He let out a chuckle, though he could feel the Baron's own quiet, somber laughter. "Oh, well... we did our best anyway. We are so alike, you and I. But there's at least one difference between the two of us, and that is there is still hope for you." Turning back to the statue, he winked. "You'll get to outlive me. Don't give me that look, you are older than I am, give or take a few years."

The cat just stared back with an almost unamused countenance. Nishi laughed again, then wearily gazed out into the room, almost in a far-away look. He thought back to the promise he made to Louise at the heartfelt separation upon his return to Japan, Baron in hand. Not a tear was shed when she smiled brightly up at him with her beautiful blue eyes, her hat at her side. Together, they agreed to meet again to reunite the statues, and to join together in union. That kept him hopeful and alive during the many years. Even after the horrific things that he saw around him, the vow planted in his heart set him straight over and over. He knew they will meet again, he looked forward to that fateful day, no matter their age.

A curious thought clicked in his head the more he dwelt on it. They would be reunited when the Baron and his Baroness came back together. Suppose his beloved hadn't been on the earth in a long time. If so, his waiting would have been in vain. But what if in another life they were to come together the very moment the statues came together here? What if there was nothing after this life, but they would come to existence when it happened? Would they remember the promise and its fulfillment?

No matter what went through his mind, Nishi felt calm about it all. He believed the two statues will be whole again as long as their caretakers believed. He had nothing to worry about. Baron was in good hands now, that should be enough to help his soul rest.

Nishi's vision locked with the statue's once more, a feeling of peace in his core. He saw within the oculars the sun was beginning to set. The Baron had been waiting patiently for him to speak again this whole time. He can't let him down now, he had a promise to uphold.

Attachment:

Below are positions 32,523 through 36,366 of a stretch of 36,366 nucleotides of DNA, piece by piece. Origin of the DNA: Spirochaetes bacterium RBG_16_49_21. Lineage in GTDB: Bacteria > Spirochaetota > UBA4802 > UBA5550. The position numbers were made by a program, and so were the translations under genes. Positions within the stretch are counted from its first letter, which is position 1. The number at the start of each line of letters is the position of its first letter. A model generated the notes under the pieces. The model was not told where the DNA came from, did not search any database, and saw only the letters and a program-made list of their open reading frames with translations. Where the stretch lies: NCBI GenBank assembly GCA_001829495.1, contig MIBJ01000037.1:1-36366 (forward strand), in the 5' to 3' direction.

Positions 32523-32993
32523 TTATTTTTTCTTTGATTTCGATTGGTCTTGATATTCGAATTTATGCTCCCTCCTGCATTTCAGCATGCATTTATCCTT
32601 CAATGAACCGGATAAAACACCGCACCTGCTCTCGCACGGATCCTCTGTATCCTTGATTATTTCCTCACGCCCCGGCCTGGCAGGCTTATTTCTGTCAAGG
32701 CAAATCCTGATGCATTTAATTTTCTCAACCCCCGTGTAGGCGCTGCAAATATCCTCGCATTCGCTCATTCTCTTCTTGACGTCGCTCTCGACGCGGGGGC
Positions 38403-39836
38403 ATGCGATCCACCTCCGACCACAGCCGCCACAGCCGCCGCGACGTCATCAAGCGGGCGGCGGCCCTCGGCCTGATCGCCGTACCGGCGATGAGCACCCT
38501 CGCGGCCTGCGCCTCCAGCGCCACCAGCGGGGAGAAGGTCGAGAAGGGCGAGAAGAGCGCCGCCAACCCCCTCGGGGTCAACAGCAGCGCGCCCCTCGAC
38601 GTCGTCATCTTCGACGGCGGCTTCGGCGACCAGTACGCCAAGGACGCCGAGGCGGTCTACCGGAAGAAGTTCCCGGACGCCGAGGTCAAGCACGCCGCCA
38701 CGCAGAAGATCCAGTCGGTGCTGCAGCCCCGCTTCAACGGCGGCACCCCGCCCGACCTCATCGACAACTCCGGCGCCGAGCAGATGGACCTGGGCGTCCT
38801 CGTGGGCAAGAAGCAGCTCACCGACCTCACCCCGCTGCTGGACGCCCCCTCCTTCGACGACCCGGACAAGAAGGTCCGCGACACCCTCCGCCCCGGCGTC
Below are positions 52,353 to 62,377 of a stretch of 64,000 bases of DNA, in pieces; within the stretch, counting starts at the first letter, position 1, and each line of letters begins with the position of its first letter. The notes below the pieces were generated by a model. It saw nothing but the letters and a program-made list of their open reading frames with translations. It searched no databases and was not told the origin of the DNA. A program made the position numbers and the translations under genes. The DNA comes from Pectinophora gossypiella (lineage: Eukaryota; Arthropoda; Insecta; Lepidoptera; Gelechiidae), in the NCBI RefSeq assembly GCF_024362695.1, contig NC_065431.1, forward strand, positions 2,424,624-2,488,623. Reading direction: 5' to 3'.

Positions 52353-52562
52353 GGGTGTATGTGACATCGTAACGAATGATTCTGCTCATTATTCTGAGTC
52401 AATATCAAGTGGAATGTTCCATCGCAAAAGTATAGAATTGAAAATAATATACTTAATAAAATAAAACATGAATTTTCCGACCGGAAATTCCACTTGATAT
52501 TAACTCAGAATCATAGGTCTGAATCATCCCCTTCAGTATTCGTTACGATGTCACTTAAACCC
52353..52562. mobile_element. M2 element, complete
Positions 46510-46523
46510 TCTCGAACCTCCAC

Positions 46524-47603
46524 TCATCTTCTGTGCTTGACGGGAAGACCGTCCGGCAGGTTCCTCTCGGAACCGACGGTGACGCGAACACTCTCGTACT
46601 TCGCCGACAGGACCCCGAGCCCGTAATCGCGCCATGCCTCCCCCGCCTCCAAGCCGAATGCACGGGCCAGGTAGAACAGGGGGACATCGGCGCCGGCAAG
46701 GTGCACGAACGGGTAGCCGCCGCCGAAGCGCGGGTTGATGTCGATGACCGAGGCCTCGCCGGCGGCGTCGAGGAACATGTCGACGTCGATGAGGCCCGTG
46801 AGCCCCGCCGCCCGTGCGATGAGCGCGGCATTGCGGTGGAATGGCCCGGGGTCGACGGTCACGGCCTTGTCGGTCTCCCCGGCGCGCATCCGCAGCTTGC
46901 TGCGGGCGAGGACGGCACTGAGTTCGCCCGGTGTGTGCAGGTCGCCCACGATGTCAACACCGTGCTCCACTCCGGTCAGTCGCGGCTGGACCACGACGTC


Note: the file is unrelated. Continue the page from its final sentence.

"Baron Humbert von Gikkingen," he slowly rasped, his chest already constricting. He feared he waited too long to tell hm, there was little time left. Straining to keep his eyes focused on the cat and breathe deeply at once, he resumed, shakily holding out his withered hand. "Baron, my old companion, I leave you in the care of my grandson, Seiji Amasawa, and his wife, Shizuku, whom has helped give you a better life than I have. They are having a little one coming along that needs to be looked after. When she grows up, she shall take care of you."

He paused to swallow, and gasp for a breath. "There is no telling... what the future brings. However, I entrust you to the young ones, for it shall be them who will return you to the Baroness. You know of Seiji's profession. Chances are he will move his family to a new place, closer to or further away from your beloved. But... at least you shall see many places, and have many tales to tell. May you live to be a thousand-and-one, having lived happy lives."

Nishi's lip quivered as his hand dropped at last. He laid there in silence for a long, timeless moment, staring blearily at the motionless statue. Before his eyes, he saw the light from the Baron's irises twinkle in understanding, in which there came the slightest hint of a nod. It brought a smile to his face, and he returned the gesture. He sunk back into his pillow, not bothering to fight back the exhaustion that quickly enveloped him.

"Thank you, old friend... thank you."

The sun slipped past the horizon, leaving the room in complete darkness. The faint presence of his companion helped the man drift to sleep, to escape into the recesses of his dreams of Louise.

At precisely midnight, when the clocks downstairs let out quiet chimes, Shiro Nishi passed on in peace. When all fell silent, the Baron's shining eyes dimmed as his stance fell to a reverent, mournful bow.